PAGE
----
Monthly Archives: September 2010

Heat Puts Corals at Risk

It’s officially fall in the Northern Hemisphere, but the extreme heat we experienced this summer, not only in the U.S. but around the world, has put coral reefs at risk. The heat puts a lot of stress on the corals causing some of them to shed their color which indicates they’re going into survival mode. […]

The Bugs of Summer . . . and Fall, Winter and Spring

Weather affects everything.  Everything.  Even the tiniest among us.  The upper Texas Gulf Coast is a great place to grow up, especially if you like nature.  The variety is tremendous and there’s enough flora and fauna to spend a lifetime exploring.  In the space of one week, I can enjoy some freshwater fishing, deer hunt, […]

“Happy” Anniversary: Five Years From Hurricane Rita

Busy week:  Matthew is brewing in the western Caribbean, yesterday was the first full day of fall and today is the fifth anniversary of hurricane Rita’s landfall in southeast Texas.  Rita was important for all the obvious reasons but what stands out for many of us who experienced it is The Exodus.  That’s the nickname, […]

College Colors: A Proud Bunch of Diverse Backgrounds

Recently we celebrated College Colors day at the office and a few dozen employees participated by wearing their best (?) and brightest jerseys, polo shirts and, in one case, a blinking golf cap. We’re a more diverse lot than you might imagine.  I graduated from the University of St. Thomas here in Houston and, while […]

Who’s Up For Veggies from Outer Space?

I love vegetables so I’d give moon veggies a try! It’s true, researchers from the University of Arizona Controlled Environmental Agriculture Center are studying how plants from Earth could be grown on the moon. They’ve built a prototype lunar greenhouse in the CEAC Extreme Climate Lab that’s located in UA’s Campus Agricultural Center which demonstrates […]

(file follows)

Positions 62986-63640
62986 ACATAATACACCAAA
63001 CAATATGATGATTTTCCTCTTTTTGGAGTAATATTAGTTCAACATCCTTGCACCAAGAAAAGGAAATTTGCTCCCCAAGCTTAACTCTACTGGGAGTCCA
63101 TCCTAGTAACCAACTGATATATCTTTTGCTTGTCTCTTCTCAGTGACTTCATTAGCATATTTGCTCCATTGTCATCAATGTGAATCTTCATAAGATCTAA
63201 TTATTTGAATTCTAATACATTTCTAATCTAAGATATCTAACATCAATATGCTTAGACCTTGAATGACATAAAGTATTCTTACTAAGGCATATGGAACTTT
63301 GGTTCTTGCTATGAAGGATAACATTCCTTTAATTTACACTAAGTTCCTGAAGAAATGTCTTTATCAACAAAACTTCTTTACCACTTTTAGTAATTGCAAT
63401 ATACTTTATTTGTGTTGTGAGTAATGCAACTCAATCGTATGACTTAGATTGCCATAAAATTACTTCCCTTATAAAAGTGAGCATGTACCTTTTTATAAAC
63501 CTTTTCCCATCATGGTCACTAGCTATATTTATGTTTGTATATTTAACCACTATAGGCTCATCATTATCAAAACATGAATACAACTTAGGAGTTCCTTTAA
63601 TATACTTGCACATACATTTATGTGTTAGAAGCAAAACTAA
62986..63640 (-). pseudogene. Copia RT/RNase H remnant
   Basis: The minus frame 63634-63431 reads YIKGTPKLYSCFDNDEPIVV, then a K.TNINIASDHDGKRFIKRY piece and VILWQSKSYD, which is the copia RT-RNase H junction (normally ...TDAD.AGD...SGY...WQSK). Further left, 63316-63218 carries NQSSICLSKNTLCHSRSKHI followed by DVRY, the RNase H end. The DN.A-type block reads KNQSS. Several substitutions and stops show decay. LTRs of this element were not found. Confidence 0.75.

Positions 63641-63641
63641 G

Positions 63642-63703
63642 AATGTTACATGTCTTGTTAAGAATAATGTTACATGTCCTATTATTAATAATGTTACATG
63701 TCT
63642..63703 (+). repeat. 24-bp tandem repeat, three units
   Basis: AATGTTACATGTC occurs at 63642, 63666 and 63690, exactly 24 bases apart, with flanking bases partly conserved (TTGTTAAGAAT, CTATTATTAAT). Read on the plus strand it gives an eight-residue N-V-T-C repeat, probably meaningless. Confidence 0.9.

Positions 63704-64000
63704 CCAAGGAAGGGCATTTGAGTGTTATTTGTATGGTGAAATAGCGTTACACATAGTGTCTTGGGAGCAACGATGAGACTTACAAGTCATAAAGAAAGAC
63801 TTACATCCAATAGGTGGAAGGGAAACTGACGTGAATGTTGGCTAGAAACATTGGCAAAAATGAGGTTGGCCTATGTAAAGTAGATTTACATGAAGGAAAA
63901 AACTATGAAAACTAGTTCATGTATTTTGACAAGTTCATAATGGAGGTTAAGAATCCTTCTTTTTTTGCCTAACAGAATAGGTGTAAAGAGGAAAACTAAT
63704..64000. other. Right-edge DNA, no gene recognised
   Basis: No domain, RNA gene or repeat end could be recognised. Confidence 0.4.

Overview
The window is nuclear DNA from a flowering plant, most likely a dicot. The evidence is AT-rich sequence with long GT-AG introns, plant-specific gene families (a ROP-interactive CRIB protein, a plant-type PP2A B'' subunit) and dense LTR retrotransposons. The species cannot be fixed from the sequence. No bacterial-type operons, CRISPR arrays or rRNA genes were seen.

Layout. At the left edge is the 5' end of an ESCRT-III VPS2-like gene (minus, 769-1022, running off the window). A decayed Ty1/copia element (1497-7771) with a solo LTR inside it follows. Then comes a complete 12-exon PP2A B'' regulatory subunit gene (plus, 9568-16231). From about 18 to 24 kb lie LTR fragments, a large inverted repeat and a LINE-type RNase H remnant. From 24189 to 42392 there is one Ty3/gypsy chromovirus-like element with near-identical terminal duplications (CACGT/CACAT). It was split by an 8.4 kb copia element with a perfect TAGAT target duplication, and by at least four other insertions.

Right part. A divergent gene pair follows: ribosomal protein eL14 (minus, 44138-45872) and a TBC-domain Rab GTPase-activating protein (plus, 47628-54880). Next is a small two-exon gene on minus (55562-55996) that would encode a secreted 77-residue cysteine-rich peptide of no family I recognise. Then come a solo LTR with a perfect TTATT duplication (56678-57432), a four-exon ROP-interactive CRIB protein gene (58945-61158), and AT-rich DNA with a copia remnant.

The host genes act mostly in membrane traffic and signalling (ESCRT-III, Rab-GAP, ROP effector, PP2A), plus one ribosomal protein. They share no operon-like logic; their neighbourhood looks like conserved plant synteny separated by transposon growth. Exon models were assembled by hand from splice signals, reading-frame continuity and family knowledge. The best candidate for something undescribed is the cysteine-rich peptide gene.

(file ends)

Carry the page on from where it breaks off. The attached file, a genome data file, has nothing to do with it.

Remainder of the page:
Hurricane Threat for Gulf of Mexico Next Week

For the past few weeks, I’ve been discussing an upcoming pattern shift that would lead to tropical cyclone development in the Caribbean Sea between the 20th and 30th of September vs. the far eastern Atlantic (Danielle, Earl, Fiona, Gaston, Igor, Julia and Lisa). Long-range models were quite supportive of this idea from early in September. […]

Surviving New Private Sector Preparedness Audits – Are You Ready? [Free Webinar]

The Federal government will soon commence a program to audit the preparedness of U.S. companies or organizations. What has your company done to prepare for these new private sector preparedness audits? Are you ready for what experts are calling one of the most influential pieces of business continuity legislation in the past 30 years?  It’s […]

A Little Meteorology Can Be a Dangerous Thing

And that’s what I know – a little meteorology.  Because I’m not a meteorologist, I’m a marketing guy.  Although after nearly 20 years working shoulder-to-shoulder (keyboard-to-keyboard?) with scores of meteorologists, I probably know a good deal more about meteorology than the average person.  At least I hope I do.  But I don’t try to guess […]

Bird Is The Word

Bird! Bird! Bird! (To Everything There is a Season). With apologies to Pete Seeger (“Turn! Turn! Turn! (To Everything There Is a Season)”), I can’t help but think of that song at this time of year. Of course, the seasons are changing. With that comes many things — the shorter days, the cooler weather, the […]

Three’s a Charm

The 2010 Atlantic Hurricane Season, at least the second half of it, continues to remain active. Look no further than today’s satellite imagery to see Karl, Igor and Julia which are all classified as hurricanes. Three active storms at the same time is unusual, but not without precedent. Four active storms is another story! In […]